A recent security audit related change results in this rotation code getting a panic when the current cert is more than 24h old. This can happen if the cluster as a whole is down for a day or more. It can also happen if a single node is unreachable 24h, or sufficiently backlogged in applying raft logs that it's more than a day behind.
Impacted versions: 1.10.1, 1.9.5, 1.8.10. Versions prior to these are unaffected.
New releases addressing this panic are coming soon.
A rotation performed manually or via automatic time based rotation after restarting or leader change of Vault, where configuration of rotation was changed since the initial configuration of the tokenization transform can result in the loss of intermediate key versions. Tokenized values from these versions would not be decodeable. It is recommended that customers who have enabled automatic rotation disable it, and other customers avoid key rotation until the upcoming fix.
This issue affects Vault Enterprise with ADP versions 1.10.x and higher. A fix will be released in Vault 1.11.9, 1.12.5, and 1.13.1.
The introduction of Server Side Consistent Tokens means that when issuing a request to a perf standby right after having obtained a token (e.g. via login), if the token and its lease haven't yet been replicated to the perf standby, an HTTP 412 error will be returned. Before 1.10.0 this wouldn't have resulted in the client seeing errors with Consul storage.
We now support Server Side Consistent Tokens (See Replication and Vault Eventual Consistency), which introduces a new token format that can only be used on nodes of 1.10 or higher version. This new format is enabled by default upon upgrading to the new version. Old format tokens can be read by Vault 1.10, but the new format Vault 1.10 tokens cannot be read by older Vault versions.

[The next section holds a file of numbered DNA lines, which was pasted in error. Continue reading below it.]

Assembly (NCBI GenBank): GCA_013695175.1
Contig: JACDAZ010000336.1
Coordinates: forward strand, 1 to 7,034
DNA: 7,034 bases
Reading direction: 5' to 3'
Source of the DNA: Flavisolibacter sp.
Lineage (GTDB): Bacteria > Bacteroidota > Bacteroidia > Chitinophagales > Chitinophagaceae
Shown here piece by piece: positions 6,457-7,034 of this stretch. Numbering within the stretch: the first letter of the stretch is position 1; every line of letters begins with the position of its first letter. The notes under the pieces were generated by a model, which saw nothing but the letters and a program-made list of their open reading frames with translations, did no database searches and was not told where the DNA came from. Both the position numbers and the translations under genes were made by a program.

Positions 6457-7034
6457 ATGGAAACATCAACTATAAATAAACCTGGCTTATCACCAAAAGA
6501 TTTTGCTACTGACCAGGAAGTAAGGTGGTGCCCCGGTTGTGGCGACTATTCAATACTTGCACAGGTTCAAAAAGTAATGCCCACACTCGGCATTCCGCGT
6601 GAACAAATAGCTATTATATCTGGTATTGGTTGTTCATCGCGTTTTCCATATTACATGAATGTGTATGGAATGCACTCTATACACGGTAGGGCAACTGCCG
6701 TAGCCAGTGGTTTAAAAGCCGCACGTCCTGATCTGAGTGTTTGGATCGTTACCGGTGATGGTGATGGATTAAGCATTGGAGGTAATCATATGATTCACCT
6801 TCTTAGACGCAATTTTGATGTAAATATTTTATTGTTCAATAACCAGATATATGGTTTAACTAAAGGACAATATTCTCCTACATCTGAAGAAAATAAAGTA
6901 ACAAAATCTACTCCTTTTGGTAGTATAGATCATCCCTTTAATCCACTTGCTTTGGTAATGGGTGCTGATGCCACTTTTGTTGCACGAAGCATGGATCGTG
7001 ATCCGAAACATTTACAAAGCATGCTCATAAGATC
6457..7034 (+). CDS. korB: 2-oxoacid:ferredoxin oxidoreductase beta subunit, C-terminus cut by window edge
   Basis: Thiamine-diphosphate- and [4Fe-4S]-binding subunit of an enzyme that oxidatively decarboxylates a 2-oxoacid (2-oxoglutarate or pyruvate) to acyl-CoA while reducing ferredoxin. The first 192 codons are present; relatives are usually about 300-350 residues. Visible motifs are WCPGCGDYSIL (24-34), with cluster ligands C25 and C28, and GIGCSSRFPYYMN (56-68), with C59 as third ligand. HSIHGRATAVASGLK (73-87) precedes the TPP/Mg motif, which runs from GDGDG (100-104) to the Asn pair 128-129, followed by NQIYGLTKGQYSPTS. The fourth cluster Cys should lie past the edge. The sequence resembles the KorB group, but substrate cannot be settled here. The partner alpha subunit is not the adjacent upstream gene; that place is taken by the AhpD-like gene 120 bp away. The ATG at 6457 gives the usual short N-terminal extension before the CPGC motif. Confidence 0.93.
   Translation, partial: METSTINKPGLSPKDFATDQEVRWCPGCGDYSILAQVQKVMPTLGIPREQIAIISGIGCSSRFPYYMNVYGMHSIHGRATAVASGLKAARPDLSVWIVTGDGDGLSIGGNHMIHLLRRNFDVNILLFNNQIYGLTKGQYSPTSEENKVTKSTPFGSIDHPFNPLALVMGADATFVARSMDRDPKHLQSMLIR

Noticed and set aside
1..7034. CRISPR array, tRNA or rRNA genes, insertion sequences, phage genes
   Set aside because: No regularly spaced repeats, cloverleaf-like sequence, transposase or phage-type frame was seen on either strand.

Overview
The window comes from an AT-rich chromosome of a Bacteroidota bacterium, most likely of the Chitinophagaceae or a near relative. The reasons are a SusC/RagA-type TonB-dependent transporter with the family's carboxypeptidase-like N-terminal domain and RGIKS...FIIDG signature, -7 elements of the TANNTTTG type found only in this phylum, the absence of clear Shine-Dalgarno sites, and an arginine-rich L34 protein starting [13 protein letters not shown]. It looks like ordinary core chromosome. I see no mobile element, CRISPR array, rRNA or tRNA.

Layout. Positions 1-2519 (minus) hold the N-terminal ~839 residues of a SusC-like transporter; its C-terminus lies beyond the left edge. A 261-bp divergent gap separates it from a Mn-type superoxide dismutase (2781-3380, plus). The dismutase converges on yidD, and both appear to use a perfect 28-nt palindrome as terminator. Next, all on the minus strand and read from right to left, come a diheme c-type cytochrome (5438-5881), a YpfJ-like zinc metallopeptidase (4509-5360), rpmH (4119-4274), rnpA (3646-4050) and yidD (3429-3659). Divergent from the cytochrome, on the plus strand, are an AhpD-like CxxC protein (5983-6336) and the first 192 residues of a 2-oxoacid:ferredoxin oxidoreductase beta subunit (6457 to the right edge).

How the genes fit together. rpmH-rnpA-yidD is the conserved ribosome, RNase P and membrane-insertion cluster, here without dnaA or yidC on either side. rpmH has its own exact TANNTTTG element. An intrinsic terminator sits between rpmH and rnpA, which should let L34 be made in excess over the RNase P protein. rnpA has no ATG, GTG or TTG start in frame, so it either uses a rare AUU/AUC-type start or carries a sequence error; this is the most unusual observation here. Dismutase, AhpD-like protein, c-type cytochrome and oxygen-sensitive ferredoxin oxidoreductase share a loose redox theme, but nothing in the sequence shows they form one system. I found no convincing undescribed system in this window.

For more details, see the Server Side Consistent Tokens FAQ.
Since service tokens are always created on the leader, as long as the leader is not upgraded before performance standbys, service tokens will be of the old format and still be usable during the upgrade process. However, the usual upgrade process we recommend can't be relied upon to always upgrade the leader last. Due to this known issue, a Vault cluster using Integrated Storage may result in a leader not being upgraded last, and this can trigger a re-election. This re-election can cause the upgraded node to become the leader, resulting in the newly created tokens on the leader to be unusable on nodes that have not yet been upgraded. Note that this issue does not impact Vault Community Edition users.
We will have a fix for this issue in Vault 1.10.3. Until this issue is fixed, you may be at risk of having performance standbys unable to service requests until all nodes are upgraded. We recommended that you plan for a maintenance window to upgrade.
When a user has a policy that allows creating a secret engine but not reading it, after successful creation, the user sees a message n is undefined instead of a permissions error. We will have a fix for this issue in an upcoming minor release.
When adding or modifying a Duo MFA method for step-up Enterprise MFA using the
sys/mfa/method/duo endpoint, a panic gets triggered due to a missing schema field. We will have a fix for this in Vault 1.10.1. Until this issue is fixed, avoid making any changes to your Duo configuration if you are upgrading Vault to v1.10.0.
Signing in to the Vault UI using an OIDC auth mount listed in the "tabs" of the form will result
in the following error: "Authentication failed: role with oidc role_type is not allowed".
The auth mounts listed in the "tabs" of the form are those that have listing_visibility
There is a workaround for this error that will allow you to sign in to Vault using the OIDC auth method. Select the "Other" tab instead of selecting the specific OIDC auth mount tab. From there, select "OIDC" from the "Method" select box and proceed to sign in to Vault.
A serious bug was identified in the Login MFA feature introduced in 1.10.0: #15108. Upon restart, Vault is not populating its in-memory MFA data structures based on what is found in storage. Although Vault is persisting to storage MFA methods and login enforcement configs populated via /identity/mfa, they will effectively disappear after the process is restarted.
We plan to issue a new 1.10.3 release to address this soon. We recommend delaying any rollouts of Login MFA until that release.